The light of freedom in the age of enlightenment - part 1: The Netherlands
Baruch de Spinoza
Philosophy. Psychology. Religion
DOAJ:Philosophy and Religion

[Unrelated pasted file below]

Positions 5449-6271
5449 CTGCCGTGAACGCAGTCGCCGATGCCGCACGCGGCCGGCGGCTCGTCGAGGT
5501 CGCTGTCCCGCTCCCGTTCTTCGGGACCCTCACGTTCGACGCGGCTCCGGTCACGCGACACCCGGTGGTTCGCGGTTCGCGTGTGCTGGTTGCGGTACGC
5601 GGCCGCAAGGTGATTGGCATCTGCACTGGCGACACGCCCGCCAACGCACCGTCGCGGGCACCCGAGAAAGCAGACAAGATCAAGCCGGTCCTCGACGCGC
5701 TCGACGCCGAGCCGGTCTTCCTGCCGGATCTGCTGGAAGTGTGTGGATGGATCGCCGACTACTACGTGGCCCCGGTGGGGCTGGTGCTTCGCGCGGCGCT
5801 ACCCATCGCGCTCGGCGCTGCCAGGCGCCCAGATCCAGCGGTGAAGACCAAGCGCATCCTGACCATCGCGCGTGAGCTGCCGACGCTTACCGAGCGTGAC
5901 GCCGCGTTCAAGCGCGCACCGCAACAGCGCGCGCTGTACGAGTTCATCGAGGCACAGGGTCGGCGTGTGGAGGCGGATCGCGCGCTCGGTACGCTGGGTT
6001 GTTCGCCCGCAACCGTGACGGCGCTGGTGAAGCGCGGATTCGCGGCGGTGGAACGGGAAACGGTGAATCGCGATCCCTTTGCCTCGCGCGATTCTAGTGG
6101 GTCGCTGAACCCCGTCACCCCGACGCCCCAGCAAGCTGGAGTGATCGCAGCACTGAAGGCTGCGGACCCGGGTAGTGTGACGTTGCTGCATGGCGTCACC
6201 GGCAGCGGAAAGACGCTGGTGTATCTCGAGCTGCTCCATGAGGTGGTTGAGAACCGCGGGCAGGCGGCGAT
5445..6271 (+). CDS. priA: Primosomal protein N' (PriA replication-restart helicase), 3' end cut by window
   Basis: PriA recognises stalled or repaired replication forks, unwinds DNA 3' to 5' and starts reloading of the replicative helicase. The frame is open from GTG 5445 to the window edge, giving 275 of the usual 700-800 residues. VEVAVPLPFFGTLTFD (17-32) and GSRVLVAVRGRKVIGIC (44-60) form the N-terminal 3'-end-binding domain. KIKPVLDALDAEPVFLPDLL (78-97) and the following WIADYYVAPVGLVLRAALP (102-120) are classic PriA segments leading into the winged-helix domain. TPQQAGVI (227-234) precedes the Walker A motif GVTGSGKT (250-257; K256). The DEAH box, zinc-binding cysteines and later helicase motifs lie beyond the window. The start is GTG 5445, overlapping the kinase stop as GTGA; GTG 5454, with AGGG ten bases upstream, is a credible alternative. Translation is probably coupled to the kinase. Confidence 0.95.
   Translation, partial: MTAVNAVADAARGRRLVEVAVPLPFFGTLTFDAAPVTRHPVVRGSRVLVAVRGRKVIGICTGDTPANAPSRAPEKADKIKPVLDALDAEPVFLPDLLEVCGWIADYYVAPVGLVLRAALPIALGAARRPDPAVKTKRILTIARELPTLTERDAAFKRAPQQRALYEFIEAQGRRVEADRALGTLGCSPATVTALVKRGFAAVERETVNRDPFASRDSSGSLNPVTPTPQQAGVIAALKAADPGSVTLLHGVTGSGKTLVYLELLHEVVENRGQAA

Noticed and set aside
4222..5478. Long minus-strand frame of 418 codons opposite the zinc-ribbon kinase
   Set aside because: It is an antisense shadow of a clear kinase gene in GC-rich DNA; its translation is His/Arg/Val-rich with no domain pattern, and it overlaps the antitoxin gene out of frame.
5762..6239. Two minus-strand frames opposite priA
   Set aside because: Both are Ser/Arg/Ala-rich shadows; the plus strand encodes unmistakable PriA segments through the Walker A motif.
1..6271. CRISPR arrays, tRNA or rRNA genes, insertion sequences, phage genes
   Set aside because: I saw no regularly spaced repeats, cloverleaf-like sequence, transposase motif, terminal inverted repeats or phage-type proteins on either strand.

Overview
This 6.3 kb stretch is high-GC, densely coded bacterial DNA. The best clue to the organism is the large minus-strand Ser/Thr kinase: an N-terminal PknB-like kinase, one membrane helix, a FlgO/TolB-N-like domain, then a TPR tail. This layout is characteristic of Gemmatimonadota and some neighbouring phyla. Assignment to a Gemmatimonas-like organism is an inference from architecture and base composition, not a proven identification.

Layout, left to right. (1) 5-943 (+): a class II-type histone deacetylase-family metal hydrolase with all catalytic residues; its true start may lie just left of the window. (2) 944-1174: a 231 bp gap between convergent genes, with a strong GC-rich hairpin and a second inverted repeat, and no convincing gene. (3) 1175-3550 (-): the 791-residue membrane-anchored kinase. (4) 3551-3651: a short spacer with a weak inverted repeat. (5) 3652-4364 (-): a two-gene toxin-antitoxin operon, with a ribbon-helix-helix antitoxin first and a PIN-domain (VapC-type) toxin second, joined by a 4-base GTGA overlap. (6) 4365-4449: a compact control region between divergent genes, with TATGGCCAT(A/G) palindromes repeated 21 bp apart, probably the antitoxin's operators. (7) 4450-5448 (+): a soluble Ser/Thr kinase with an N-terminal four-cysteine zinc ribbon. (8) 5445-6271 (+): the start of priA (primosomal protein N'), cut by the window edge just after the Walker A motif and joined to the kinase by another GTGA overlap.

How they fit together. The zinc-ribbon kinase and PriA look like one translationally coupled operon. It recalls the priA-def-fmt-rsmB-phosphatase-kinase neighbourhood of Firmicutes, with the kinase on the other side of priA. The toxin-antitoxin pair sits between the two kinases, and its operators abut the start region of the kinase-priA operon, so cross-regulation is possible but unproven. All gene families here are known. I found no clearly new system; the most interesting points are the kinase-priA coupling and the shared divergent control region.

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AbstractThe central topic of the article is the importance of the freedom for the Age of Enlightenment, as well as ties connecting philosophy of Enlightenment and political liberalism. Furthermore, the author’s central thesis is that the light that began to enlightened the reason in the Age of Enlightenment had nothing to do with God or nature, but solely with human freedom. As Anthony Ashley Cooper, third Earl of Shaftsbury, noted in one of his letters, freedom shed the light on two countries at first: the Netherlands and England. The author is also disputing the thesis developed by Jonathan Irving Israel in his recent books Radical Enlightenment and Enlightenment Contested that the movement of radical Enlightenment in 18. century was almost exclusevly inspired by the political and religious philosophy of the Dutch Baruch de Spinoza. Although Spinoza’s contribution to the radical Enlightenment is clear and evident, he could be also perceived as a thinker who inspired some currents of moderate Enlightenment and counter-Enlightenment as well.